Low risk or not, it was argued that this wasn’t much of a punishment. The parents of Reeva Steenkamp said that 10 months in jail is not long enough.
Just days before Pistorius’s release the South African Justice Minister blocked the release saying the athlete had not served enough of his sentence in jail to be eligible for house arrest. Remember: according to South African law non-dangerous prisoners should spend only 1/6th of their sentence in prison. 1/6th of Pistorius’s five year sentence is 10 months. Pistorius would have served that amount of time by August 21st 2015, the date he was set to be released. However, according to the Justice Minister he had only served around six months when he was granted house arrest. This technicality is the reason his release has been postponed.
It’s rare for a government official to get involved in individual cases like this. It’s was also reported that thousands of other inmates have been released into House Arrest. In these cases the Justice Department didn’t get involved, so why did they interfere in the Pistorius case? One legal expert stated that the intervention in the Pistorius case “smacks of political interference”.
Pistorius was eventually released into house arrest on 19th October 2015.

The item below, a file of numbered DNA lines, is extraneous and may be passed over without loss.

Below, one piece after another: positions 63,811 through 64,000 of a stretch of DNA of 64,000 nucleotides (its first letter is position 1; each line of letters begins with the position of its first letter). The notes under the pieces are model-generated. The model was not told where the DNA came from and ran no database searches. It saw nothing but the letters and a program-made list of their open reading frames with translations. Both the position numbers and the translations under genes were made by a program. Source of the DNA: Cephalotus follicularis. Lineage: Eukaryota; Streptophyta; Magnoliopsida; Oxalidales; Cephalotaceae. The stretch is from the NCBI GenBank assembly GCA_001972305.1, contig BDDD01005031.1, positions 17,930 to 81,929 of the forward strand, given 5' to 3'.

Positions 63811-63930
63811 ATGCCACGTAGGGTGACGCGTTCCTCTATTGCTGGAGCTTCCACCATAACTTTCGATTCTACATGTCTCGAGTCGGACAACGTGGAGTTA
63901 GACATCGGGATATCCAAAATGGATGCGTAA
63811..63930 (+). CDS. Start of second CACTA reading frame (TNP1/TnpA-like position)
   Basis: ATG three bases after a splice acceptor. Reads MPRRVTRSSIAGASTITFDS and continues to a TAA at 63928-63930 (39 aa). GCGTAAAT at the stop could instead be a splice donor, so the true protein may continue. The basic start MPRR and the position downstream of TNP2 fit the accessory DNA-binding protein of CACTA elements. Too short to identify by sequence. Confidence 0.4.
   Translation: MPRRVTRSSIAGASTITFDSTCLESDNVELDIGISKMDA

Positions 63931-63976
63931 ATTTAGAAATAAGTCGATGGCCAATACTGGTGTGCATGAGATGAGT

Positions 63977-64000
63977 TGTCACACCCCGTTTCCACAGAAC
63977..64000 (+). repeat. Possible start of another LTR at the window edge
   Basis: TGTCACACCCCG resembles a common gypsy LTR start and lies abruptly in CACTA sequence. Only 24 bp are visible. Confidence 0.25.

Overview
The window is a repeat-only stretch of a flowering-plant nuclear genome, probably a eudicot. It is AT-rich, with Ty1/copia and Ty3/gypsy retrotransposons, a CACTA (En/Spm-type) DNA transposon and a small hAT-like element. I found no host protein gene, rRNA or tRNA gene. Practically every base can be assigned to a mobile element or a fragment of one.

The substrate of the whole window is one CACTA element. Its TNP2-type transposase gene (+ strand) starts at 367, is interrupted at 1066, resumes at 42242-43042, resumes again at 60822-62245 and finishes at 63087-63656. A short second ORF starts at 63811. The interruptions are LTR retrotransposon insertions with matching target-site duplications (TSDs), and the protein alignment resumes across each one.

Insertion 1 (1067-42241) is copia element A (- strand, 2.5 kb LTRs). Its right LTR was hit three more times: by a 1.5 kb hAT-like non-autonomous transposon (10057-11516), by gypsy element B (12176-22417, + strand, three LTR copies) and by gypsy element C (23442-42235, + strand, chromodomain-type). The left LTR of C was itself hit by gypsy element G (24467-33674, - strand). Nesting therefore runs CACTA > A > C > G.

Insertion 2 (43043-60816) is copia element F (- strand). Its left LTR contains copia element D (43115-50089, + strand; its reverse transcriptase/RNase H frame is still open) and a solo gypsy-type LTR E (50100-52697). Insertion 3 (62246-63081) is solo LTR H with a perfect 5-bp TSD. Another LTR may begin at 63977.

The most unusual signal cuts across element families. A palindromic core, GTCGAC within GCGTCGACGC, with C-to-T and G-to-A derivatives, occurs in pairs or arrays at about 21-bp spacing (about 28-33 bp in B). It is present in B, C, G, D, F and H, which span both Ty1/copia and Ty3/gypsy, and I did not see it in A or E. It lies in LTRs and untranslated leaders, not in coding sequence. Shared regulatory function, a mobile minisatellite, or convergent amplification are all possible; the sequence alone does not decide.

Prosecutors hoped to appeal the original conviction of culpable homicide. They claimed that firing four shots was a pretty clear intention to kill. On 3rd December 2015 South Africa’s Supreme Court of Appeal upgraded Pistorius’ conviction of culpable homicide to murder.
“As a result of the errors of law … and on a proper appraisal of the facts, he ought to have been convicted not of culpable homicide on that count but of murder.
In the interests of justice the conviction and the sentence imposed in respect thereof must be set aside and the conviction substituted with a conviction of the correct offence.”
A panel of judges led by Justice Lorimer Leach ruled that as Pistorius had a high calibre weapon he must have known that whoever was behind the door was about to die. The court also ruled that the original trial has incorrectly applied the rule of “dolus eventualis” which judges whether Pistorius knew his actions would result in a death.
“I have no doubt … the accused must have foreseen and therefore did foresee that whoever was behind that door might die.”
The verdict statement referred to a human tragedy of “Shakespearean proportion”. Pistorius will now have to return to court for a new sentence. As mentioned above the minimum sentence is 15 years, though experts believe a sentence of 10-12 years is more likely as the runner has already spent a year in prison.
A technical definition of murder is the difference between a few years in a mansion and at least a decade in prison. Was the original ruling of culpable homicide wrong? Was Pistorius given special treatment due to his celebrity status? Is this new tougher verdict making an example of Pistorius to deter other criminals?